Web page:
Editor Charts Path for People-oriented Leadership

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Former Editor of The Guardian, Abraham Ogbodo, has stated that good leadership was not about decreeing equality across different segments of society, but one that engenders conditions for happiness among peoples of diverse orientations and inclinations.

Ogbodo identified honesty, intelligence, courage, fair-mindedness, firmness, selflessness, vision, diligence and generosity as some of the true characteristics of good leadership, adding that “the element that ensures peace and happiness is justice and not draconian laws.”

He also advocated for the rejection of all forms of class discriminations and the enthronement of equality among all the peoples of the world as a way preserving the diversities that make for a balanced ecosystem.

Ogbodo made these remarks when he presented the keynote address at the investiture of Rotarian Julius Abuda as the fourth President of Rotary Club of Abijo, Ibeju-Lekki on Saturday, October 19.

He pointed out that the inter-dependency of the human spirit in value creation was one of the conditions that made life more livable.

Ogbodo blamed the challenge of progress in leadership on prevalent tendencies by people to resist the natural call to be good to one another and to the society.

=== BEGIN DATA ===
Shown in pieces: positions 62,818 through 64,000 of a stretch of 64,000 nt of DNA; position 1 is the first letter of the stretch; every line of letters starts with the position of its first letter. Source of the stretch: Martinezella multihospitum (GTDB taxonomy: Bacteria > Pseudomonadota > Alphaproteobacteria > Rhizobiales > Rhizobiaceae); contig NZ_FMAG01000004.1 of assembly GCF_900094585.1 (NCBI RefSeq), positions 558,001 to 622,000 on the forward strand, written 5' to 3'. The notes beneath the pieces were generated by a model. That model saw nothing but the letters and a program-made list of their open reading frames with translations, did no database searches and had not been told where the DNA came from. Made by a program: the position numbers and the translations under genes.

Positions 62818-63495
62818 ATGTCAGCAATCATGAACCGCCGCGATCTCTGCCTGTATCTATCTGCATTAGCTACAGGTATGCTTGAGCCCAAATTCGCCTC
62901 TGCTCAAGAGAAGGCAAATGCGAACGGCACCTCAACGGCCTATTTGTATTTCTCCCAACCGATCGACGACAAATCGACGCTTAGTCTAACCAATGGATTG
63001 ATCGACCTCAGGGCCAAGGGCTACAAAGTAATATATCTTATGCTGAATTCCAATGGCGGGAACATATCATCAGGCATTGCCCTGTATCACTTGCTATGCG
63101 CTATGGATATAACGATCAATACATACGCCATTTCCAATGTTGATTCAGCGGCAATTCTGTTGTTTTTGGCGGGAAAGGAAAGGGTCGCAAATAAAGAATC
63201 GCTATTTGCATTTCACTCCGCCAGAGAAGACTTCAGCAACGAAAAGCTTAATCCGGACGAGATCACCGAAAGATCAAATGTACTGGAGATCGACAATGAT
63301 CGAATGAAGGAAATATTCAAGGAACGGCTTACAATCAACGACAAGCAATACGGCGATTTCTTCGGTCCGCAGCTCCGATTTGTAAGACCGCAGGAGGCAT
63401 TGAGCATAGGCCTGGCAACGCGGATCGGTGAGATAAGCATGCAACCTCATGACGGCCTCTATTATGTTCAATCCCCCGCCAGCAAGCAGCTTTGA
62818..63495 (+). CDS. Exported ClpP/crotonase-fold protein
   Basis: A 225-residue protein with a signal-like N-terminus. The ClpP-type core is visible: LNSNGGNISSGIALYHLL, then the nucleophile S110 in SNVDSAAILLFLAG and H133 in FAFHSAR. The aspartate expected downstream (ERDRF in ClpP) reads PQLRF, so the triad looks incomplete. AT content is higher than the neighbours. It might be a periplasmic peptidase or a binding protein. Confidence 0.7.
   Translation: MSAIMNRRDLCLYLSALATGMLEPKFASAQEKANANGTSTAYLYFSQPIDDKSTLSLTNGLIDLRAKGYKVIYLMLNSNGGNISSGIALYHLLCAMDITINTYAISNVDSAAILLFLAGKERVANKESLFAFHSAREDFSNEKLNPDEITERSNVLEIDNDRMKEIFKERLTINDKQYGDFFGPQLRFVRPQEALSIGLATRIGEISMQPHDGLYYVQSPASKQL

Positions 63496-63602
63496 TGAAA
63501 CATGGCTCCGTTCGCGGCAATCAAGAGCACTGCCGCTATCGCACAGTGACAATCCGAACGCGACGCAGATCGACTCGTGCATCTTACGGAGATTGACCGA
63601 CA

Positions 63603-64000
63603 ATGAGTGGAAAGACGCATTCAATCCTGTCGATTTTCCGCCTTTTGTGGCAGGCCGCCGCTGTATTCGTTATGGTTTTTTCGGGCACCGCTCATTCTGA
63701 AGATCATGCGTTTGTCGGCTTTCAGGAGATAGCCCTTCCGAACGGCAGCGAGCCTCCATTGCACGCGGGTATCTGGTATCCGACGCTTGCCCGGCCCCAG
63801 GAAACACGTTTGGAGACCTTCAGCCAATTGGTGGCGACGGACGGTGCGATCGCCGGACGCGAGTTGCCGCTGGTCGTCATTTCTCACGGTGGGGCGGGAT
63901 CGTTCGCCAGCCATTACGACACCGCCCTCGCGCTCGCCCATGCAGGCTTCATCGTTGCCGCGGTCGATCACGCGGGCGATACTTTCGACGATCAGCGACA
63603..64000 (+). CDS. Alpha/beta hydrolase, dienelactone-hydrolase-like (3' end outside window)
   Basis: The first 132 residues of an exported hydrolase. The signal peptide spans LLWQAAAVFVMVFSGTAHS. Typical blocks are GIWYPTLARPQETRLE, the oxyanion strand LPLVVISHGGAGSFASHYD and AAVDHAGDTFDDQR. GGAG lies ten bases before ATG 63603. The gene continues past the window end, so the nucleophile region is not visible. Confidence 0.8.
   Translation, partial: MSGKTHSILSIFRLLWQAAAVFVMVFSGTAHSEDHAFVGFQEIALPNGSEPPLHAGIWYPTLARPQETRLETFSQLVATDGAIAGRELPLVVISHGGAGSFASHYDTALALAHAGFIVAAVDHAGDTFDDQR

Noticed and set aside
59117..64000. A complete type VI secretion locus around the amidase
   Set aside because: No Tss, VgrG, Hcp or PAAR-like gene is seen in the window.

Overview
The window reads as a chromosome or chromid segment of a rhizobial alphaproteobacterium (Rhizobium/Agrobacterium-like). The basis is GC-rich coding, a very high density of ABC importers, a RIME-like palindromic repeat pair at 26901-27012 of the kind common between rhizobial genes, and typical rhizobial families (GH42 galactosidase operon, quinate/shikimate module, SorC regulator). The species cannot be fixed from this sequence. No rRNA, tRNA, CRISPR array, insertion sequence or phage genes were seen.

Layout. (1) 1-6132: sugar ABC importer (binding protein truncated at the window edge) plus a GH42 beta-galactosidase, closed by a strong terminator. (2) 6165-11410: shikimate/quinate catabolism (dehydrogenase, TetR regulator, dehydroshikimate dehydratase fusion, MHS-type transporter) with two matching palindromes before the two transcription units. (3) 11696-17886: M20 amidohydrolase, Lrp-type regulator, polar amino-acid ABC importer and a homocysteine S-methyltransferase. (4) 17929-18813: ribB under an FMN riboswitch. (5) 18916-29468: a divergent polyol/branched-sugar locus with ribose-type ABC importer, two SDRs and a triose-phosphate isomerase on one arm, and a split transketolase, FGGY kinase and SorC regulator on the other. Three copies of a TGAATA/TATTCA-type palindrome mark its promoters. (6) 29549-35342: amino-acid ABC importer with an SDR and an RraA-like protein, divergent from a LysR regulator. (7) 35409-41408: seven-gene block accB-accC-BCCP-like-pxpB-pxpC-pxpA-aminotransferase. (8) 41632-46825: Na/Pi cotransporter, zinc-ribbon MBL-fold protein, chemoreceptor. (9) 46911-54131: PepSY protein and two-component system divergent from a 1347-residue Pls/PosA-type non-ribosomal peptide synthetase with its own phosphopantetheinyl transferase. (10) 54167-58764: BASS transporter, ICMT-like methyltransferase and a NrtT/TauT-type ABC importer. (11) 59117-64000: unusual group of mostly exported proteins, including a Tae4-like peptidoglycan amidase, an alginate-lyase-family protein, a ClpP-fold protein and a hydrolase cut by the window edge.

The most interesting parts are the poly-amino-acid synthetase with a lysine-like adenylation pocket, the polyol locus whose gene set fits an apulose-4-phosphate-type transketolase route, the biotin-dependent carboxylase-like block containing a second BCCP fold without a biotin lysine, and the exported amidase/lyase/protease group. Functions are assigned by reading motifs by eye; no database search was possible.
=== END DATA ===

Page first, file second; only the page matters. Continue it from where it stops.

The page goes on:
He said: “When goodness is resisted, leadership becomes an unending learning curve and as a consequence, leadership theories are being constantly invented and reinvented to explain issues that do not require explanation.”

He also decried the feeling of hopelessness in the country. “Today, there is despondency in the land because people who had held so much promise for a better society have turned out to be mere pretenders to the throne of accountability because of low spirituality.

“Activists, public intellectuals and social crusaders of yesteryears were indeed hustlers jostling for a slice of the public treasury through participation in government. Now in government and like chameleons, they have assumed the colour of their filthy environment in order to remain comfortable and safe.

“There are professors of law and Senior Advocates of Nigeria (SANs), for instance, who are all too ready to descend into needless pedantry and intellectual gangsterism to offer curious interpretations of the law to suit very narrow and skewed interests,” Ogbodo said.

He called on those in positions of leadership to be conscious of the positive legacies they would bequeath on the society rather than focusing on their selfish interests. “We see leadership in our part of the world as an opportunity to mount high grounds and grandstand. It is hardly about service to the people and that is because by deliberate acts of omission and commission, we have established for ourselves a system that thrives on negative values,” he said.

He however urged Nigerians to be innovative to create the economic planks that would improve the entire society and not to rely solely on prayers that were not matched with hard works. “The universe, either from the perspective of creation or evolution, is well designed and scientific. Nothing is haphazard or entirely gratuitous. If you work, you get rewards. If you work and pray, you get more rewards, but if you pray alone without work, the God of justice shall surely dispense justice,” he stated.